Two-and-a-half-month-old kakapo chicks - Lisa1, Rakuira2 and Heather1 - were given a warm welcome by a host of admirers who were thrilled to catch a glimpse of the endangered mountain parrots in a special one-off viewing.
The Kakapo Chicks Day Out event was organised by premier South Island tourism operator Real Journeys and New Zealand’s Department of Conservation Kakapo Recovery team, who transported the cute green parrots to Arrowtown from their hatchery in Invercargill.
Real Journeys Chief Executive Richard Lauder said the noctural flightless kakapo chicks were received like "rock-stars" by the local community.
"There has been an incredible public turnout, despite the poor weather we’ve had people lining up down the street," said Lauder.
"But undoubtedly the best part has been the huge smiles and the fascinated school kids after they have been in the viewing room. It’s been a very special day for all involved, including our staff."
Through a gold coin donation entry over NZ$1,700 was raised for the Kakapo Recovery Programme, and another NZ$2000 for a kakapo adoption programme.
Local school girl, Sian Davis, worked hard selling plums and possum key rings to save $200 to adopt two kakapo - Lisa1 and Rangi.
Head of the Department of Conservation Kakapo Recovery team Deidre Vercoe Scott said the chicks travelled very well from Invercargill and had been busy in their enclosure.
"They have really taken everything in their stride and gone about their business of feeding, climbing and interacting which has been fantastic for everyone to see," Vercoe said.
"We managed to generate some great support for the programme but more importantly allow people a once in a lifetime opportunity to see the chicks."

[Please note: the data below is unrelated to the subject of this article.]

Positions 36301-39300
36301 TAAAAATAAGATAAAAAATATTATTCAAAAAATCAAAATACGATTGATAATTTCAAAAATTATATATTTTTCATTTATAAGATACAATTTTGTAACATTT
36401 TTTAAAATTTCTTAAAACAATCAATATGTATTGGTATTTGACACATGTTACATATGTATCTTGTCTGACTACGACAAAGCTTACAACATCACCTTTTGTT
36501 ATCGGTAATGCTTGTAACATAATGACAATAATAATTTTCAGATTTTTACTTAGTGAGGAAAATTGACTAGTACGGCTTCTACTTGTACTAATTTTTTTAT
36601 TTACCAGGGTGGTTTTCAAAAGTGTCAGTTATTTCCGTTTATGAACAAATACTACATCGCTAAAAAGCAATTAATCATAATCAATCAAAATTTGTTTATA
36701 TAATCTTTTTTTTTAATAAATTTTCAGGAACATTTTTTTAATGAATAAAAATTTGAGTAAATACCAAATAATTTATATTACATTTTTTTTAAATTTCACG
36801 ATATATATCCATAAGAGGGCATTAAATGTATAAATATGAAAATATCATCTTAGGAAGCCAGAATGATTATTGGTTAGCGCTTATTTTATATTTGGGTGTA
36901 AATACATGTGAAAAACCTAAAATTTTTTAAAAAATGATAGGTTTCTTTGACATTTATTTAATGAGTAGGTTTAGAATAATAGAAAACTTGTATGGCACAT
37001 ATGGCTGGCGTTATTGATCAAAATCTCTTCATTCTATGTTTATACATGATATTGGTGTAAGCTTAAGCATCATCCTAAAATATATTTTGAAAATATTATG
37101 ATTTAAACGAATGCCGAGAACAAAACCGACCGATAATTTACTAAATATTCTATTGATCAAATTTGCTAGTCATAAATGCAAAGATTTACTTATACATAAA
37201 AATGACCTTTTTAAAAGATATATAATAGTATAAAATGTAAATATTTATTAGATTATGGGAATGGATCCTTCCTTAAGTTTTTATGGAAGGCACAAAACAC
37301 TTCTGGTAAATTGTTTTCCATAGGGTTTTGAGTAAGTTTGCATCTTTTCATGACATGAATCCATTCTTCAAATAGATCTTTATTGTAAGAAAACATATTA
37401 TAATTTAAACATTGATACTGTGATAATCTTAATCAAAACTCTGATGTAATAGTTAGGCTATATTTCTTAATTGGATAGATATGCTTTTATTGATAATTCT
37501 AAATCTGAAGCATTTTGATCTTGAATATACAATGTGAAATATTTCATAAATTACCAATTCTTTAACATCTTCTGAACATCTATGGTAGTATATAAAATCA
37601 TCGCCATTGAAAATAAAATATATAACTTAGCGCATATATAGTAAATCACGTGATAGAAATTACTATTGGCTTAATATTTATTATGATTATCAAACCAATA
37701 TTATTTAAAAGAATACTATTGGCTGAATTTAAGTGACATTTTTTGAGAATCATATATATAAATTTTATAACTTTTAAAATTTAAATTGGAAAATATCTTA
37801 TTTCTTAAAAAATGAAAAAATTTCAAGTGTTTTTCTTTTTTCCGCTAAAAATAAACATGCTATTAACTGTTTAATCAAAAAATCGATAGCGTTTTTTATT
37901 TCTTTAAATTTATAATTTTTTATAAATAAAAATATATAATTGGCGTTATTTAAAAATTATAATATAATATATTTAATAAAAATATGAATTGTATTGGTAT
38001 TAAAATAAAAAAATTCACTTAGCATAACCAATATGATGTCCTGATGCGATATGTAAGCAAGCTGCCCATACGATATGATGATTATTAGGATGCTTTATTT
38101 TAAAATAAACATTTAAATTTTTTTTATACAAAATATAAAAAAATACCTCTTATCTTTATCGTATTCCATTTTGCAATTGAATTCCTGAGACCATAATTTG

Kakapo Recovery is a partnership between Department of Conservation, New Zealand Aluminium Smelters and Royal NZ Forest and Bird Society. It was formed in 1990 to save the native bird - a large noctural flightless parrot whose species almost disappeared with the arrival of humans and predators.
By the 1970s only 18 kakapo were known to exist, but in 1977 male and female kakapo were discovered living on Stewart Island, an untouched nature-lovers paradise where native New Zealand wildlife thrives.
For nearly 40 years the Department of Conservation and many volunteers, both local and international, have worked hard to protect and grow the population of these precious birds.
Today there are kakapo breeding populations on three predator-free islands: Whenua Hou / Codfish Island which is just off Stewart Island, Anchor Island in southwest Fiordland, and Hauturu / Little Barrier Island in the Hauraki Gulf near Auckland.
The aim of Kakapo Recovery is to establish managed and self-sustaining populations of this curious New Zealand native bird.
About the kakapo
The kakapo is an eye-catching green mountain parrot found only in New Zealand. It lays claim to possibly being one of the oldest living birds and is the world’s heaviest parrot.
It is a flightless bird making it easy prey for predators. However it has strong legs that enable it to climb trees and use its wings like a ‘parachute’ to return to the forest floor.
Like New Zealand’s iconic kiwi bird, the kakapo is nocturnal. Kakapo roost in trees or on the ground during the day and are most active at night.
They are known to be very friendly birds with a hint of cheekiness. Both Māori and early European settlers kept kakapo as pets. In 1845 New Zealand Governor, George Grey, described the behavior of his pet kakapo as "more like that of a dog than a bird".
Sirocco: NZ's conservation spokesbird